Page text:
Brazilian Journal of Pulmonology

ISSN (on-line): 1806-3756 | ISSN (printed): 1806-3713


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Current Issue: 2017 - Volume 43 - Number 2 (March/April)


Propensity scores: a tool to help quantify treatment effects in observational studies

Escores de propensão: uma ferramenta para ajudar a quantificar os efeitos de tratamento em estudos observacionais


Cecilia Maria Patino1; 2 Juliana Carvalho Ferreira; 1; 3


1. Methods in Epidemiologic, Clinical and Operations Research-MECOR-program, American Thoracic Society/Asociación Latinoamericana del Tórax, Montevideo, Uruguay.
2. Department of Preventive Medicine, Keck School of Medicine, University of Southern California, Los Angeles, CA, USA.
3. Divisão de Pneumologia, Instituto do Coração - InCor - Hospital das Clínicas, Faculdade de Medicina, Universidade de São Paulo, São Paulo, Brasil.





To evaluate the effect of early high-frequency oscillatory mechanical ventilation (MV) vs. conventional MV on dura-tion of MV and in-hospital mortality among children with acute respiratory failure, a retrospective cohort study was conducted using data from a randomized controlled trial (RCT).(1) Multivariable models, adjusted for confounding factors using a propensity score (PS), showed that the children on high-frequency oscillatory MV, when compared with those on conventional MV, were less likely to discontinue MV (hazard ratio = 0.75; 95% CI: 0.64-0.89; p = 0.001) and not at increased risk of in hospital mortality (odds ratio = 1.28; 95% CI: 0.92-1.79; p = 0.15).


To evaluate the effect of interventions on health-related outcomes, RCTs are considered the gold standard study design because randomization gives every study participant a pre-established probability of being assigned to either an intervention or a comparison group. The goal is to prevent selection bias and confounding(2) at baseline by yield-ing the two groups with a similar distribution of measured and unmeasured confounders so that study results reflect the effect of the intervention on the outcome.

When conducting an RCT is not a feasible or ethical option, observational studies about interventions using PS to mimic randomization effects may be an alternative. The PS is a new composite variable that is created by combining a set of confounding variables that increase the probability of an individual being assigned to a specific intervention (treatment A vs. treatment B) and then incorporated into the analysis. In our example, the goal was to evaluate the effect of two MV strategies (intervention) on duration of MV and in-hospital mortality (outcomes). To mimic the effects of randomization and make both groups similar regarding confounding variables, a PS was created, based on varia-bles clinicians utilize to assign the specific MV strategy and included it in the multivariable analysis as a covariate to adjust for confounders.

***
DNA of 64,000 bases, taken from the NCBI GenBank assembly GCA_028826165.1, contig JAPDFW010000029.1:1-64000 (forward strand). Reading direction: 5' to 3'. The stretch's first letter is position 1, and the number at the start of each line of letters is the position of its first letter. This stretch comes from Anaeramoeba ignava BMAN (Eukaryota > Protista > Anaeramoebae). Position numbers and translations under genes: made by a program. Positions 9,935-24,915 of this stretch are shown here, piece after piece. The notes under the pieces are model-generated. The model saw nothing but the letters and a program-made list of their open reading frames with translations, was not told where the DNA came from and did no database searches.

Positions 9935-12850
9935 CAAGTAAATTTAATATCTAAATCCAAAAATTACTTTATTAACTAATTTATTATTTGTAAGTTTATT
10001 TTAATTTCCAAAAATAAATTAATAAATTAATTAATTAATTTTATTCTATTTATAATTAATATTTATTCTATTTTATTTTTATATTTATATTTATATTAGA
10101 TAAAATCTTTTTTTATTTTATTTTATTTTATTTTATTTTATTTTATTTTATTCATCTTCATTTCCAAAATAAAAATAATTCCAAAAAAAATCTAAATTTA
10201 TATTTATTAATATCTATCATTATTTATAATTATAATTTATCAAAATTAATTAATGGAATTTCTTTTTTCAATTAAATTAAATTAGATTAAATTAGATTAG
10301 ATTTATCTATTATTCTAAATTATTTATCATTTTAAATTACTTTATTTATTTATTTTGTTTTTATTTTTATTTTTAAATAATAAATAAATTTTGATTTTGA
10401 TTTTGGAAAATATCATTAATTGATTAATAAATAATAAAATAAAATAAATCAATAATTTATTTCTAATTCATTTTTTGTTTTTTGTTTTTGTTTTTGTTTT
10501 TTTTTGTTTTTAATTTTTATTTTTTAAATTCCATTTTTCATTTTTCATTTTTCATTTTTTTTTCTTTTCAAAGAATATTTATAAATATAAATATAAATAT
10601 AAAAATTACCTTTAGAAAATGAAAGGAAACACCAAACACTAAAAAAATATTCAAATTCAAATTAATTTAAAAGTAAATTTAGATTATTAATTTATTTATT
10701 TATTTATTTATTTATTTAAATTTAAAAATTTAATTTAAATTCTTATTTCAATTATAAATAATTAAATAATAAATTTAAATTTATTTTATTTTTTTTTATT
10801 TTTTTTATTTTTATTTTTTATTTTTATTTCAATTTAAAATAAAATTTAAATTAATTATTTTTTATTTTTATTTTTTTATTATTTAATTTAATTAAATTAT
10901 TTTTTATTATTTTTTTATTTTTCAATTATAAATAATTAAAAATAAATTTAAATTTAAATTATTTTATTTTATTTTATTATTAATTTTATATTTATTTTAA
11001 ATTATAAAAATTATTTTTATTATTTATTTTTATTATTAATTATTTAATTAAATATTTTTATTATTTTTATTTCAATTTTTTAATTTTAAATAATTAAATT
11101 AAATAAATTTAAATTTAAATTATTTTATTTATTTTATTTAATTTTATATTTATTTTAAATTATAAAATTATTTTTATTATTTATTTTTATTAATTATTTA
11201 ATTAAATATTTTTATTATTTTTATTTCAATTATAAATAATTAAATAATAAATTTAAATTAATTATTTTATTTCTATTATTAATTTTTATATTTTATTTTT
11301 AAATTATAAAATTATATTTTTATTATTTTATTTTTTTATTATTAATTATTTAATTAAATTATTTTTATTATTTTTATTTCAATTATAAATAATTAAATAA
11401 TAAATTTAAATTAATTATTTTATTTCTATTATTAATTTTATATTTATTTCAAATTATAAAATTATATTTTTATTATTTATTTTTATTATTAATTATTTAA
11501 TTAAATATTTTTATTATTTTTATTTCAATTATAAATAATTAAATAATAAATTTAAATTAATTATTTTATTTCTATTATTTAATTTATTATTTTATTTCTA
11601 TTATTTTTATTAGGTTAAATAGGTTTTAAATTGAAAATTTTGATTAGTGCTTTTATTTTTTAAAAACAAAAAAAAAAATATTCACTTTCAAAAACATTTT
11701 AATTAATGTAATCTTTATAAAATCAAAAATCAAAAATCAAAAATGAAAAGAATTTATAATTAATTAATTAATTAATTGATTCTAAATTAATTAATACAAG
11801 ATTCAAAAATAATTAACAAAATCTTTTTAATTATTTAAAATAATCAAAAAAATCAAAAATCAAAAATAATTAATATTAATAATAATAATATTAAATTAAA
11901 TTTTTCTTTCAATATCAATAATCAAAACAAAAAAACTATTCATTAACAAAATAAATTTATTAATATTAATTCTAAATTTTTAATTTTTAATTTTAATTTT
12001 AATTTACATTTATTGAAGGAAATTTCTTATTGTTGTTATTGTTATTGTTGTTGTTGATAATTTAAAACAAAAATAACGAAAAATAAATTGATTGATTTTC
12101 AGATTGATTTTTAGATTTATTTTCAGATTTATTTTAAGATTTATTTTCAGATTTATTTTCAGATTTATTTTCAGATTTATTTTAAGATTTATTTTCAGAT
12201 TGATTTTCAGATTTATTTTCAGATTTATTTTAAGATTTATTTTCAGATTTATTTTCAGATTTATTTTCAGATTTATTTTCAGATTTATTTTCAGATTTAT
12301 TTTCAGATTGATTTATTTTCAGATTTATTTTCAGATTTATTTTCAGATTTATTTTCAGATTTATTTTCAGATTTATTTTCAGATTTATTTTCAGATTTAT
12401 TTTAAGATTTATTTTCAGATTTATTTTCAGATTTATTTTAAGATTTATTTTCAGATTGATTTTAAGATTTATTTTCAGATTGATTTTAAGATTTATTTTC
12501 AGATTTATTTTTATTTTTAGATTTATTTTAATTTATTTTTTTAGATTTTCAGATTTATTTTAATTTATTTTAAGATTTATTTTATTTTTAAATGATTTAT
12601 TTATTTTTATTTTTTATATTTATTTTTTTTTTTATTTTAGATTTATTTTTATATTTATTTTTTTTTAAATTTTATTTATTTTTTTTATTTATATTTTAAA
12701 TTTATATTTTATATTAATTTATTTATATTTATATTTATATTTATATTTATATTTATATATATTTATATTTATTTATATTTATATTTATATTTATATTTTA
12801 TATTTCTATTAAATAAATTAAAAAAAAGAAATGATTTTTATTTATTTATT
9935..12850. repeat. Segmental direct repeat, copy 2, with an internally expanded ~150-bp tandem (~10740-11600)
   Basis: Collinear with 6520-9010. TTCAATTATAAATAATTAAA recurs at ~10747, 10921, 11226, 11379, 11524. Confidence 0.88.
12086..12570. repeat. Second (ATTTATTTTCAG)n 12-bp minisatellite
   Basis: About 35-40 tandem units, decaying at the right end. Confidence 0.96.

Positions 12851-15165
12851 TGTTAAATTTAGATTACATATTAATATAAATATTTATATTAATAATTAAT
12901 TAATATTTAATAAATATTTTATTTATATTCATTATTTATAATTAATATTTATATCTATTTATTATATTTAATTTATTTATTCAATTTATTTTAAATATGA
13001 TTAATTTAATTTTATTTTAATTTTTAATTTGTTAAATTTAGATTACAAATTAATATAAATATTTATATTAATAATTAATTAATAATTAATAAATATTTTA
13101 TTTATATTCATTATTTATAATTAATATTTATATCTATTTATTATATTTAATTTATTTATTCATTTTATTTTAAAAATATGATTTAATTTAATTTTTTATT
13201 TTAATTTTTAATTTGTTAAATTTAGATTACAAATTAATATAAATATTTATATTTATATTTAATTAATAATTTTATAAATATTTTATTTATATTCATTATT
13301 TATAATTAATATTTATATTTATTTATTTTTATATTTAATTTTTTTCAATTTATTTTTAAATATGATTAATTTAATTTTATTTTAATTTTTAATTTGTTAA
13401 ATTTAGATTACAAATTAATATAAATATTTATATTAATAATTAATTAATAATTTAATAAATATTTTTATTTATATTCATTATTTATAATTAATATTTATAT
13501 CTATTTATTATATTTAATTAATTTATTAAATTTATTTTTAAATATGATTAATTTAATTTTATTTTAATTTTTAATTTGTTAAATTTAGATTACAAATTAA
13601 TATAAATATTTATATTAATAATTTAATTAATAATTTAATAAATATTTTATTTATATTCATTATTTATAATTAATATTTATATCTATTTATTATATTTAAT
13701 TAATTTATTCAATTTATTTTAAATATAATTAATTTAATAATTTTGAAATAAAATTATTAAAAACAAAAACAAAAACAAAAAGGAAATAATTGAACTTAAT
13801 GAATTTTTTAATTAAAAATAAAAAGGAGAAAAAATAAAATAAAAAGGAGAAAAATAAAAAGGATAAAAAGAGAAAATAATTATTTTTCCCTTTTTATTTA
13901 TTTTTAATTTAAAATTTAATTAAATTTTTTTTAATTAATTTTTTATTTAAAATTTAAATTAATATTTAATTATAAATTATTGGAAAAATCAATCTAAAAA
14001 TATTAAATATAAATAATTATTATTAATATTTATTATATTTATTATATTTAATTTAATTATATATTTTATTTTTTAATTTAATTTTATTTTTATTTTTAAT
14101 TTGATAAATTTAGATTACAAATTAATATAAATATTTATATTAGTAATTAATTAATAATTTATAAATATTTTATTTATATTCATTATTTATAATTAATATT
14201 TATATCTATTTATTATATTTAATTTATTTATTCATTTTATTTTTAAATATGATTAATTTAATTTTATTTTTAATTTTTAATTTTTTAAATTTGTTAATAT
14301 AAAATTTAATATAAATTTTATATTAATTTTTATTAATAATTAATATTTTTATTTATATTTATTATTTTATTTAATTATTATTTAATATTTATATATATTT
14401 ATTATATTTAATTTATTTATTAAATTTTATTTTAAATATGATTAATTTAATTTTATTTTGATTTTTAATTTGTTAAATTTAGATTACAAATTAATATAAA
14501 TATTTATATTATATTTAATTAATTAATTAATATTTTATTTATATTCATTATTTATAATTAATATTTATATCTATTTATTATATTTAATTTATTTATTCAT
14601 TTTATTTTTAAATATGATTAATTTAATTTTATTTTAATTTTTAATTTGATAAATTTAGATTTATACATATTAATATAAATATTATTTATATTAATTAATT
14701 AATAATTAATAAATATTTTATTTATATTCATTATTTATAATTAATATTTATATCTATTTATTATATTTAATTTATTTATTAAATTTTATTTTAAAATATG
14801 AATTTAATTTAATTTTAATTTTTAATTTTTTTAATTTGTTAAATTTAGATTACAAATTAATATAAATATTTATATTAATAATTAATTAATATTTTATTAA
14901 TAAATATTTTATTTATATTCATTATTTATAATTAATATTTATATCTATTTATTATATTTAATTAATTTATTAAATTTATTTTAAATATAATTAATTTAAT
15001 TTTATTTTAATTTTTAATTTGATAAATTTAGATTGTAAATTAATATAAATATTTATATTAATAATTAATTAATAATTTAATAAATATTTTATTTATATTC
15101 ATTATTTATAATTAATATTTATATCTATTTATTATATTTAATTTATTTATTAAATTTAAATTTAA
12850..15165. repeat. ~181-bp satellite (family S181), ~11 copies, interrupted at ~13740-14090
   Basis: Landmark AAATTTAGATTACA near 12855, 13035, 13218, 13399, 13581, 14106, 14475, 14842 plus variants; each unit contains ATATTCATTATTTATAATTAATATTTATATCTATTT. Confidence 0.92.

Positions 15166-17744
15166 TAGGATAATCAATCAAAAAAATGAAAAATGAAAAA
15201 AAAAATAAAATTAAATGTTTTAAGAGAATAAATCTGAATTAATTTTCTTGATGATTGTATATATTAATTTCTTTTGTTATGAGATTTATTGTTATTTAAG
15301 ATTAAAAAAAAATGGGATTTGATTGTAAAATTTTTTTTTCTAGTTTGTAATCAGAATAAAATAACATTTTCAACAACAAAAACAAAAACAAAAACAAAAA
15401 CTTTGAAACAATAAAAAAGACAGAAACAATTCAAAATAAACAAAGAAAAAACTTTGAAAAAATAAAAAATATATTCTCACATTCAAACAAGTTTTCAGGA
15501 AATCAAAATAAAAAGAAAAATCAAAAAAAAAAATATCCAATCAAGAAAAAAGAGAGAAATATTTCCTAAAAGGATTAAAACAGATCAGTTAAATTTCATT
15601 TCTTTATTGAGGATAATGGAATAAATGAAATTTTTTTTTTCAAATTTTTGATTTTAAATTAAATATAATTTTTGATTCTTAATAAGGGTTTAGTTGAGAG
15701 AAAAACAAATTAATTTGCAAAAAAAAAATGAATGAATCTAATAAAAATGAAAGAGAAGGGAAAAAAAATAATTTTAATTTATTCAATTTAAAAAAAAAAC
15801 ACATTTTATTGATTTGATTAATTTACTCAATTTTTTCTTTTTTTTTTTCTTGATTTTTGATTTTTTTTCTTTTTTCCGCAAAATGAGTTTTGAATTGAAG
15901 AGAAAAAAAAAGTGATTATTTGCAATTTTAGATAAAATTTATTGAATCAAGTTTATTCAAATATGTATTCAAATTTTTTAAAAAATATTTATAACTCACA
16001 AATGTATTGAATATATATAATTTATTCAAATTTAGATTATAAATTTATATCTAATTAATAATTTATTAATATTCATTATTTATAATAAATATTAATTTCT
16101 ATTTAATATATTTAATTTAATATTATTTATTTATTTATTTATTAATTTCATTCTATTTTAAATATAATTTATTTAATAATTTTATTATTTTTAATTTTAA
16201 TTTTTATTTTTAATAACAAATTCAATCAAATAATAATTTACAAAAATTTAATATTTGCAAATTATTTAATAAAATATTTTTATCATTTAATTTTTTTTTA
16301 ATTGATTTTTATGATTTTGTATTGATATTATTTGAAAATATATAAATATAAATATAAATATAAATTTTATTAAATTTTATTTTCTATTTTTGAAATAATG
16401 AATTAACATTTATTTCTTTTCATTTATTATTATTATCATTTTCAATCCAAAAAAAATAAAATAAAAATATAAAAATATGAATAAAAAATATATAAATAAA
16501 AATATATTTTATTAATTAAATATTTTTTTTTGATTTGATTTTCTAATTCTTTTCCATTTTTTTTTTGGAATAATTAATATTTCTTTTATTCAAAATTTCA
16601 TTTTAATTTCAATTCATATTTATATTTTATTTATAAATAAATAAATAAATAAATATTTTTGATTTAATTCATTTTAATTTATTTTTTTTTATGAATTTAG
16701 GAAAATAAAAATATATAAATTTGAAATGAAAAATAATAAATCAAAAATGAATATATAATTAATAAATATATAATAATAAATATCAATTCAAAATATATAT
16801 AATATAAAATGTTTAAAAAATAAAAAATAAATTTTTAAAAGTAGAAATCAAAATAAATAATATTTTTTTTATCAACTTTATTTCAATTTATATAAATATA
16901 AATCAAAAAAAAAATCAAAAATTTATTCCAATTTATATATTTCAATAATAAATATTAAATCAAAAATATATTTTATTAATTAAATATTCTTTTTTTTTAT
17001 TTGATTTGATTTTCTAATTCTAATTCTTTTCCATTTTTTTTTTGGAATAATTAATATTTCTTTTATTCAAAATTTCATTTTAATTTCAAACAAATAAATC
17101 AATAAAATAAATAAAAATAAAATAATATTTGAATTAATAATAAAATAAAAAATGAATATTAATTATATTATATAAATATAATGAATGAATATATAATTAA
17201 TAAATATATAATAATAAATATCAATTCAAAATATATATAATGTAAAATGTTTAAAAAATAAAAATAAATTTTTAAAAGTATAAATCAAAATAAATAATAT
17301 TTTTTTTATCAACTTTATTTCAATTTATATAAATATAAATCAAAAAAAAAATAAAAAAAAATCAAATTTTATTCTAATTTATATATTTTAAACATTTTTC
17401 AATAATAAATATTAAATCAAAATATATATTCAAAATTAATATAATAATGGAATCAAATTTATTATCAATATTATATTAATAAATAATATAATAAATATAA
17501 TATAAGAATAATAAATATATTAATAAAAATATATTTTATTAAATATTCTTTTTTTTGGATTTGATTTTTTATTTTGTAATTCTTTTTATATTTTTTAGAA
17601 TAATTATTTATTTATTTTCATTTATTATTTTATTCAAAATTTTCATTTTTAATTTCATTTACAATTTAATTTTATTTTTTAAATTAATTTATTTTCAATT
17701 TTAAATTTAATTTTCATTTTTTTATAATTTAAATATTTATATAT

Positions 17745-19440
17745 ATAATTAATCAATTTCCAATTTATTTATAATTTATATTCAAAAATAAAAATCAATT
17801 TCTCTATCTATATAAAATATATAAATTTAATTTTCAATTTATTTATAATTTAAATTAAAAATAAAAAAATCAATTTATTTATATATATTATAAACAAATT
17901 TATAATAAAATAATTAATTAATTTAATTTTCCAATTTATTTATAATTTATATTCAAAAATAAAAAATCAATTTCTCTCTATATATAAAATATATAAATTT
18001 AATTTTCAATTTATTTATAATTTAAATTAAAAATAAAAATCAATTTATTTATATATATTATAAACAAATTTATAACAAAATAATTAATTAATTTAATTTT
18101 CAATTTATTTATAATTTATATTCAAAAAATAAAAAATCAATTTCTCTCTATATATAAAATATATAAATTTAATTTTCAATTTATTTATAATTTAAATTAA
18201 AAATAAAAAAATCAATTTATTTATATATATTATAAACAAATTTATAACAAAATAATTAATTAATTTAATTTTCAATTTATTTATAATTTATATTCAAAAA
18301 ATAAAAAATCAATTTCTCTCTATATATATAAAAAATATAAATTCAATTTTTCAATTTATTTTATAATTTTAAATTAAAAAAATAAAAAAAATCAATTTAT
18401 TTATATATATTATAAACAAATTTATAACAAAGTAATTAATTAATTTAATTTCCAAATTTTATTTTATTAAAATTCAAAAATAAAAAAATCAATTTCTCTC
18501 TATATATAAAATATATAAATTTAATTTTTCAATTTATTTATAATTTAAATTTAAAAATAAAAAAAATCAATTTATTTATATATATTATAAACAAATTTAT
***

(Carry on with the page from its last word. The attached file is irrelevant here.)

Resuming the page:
Definition: a variable that results from calculating the likelihood (propensity) of each participant receiving a treat-ment conditional on values of variables thought to influence the decision to prescribe treatment A or B.

Variable selection: Researchers select variables for PS based on their effect as confounders or predictors of the exposure (the intervention). Typical variables included in PS are demographics (age, gender, and socioeconomic status), disease severity, and characteristics of the treatment environment (characteristics of physicians and their practice). The variables are included as exposure variables in a logistic regression model with the intervention as the outcome. This model calculates a score for each participant representing their estimated likelihood of receiving treatment A or B, conditional on a weighed score of the values of that participant on the set of exposure variables used to create the PS.

Analytical methods: Four(3) strategies are typically used in observational studies (Table 1), each having ad-vantages and disadvantages. We recommend consulting with a biostatistician to guide all PS processes.


1. Bateman ST, Borasino S, Asaro LA, Cheifetz IM, Diane S, Wypij D, et al. Early High-Frequency Oscillatory Ventilation in Pediatric Acute Respiratory Failure. A Propensity Score Analysis. Am J Respir Crit Care Med 2016:193(5):495-503.
2. Ferreira JC, Patino CM. Randomization: beyond tossing a coin. J Bras Pneumol. 2016;42(5):310.
3. Williamson E, Morley R, Lucas A, Carpenter J. Propensity scores: from naïve enthusiasm to intuitive understanding. Stat Methods Med Res. 2012;21(3):273-93.



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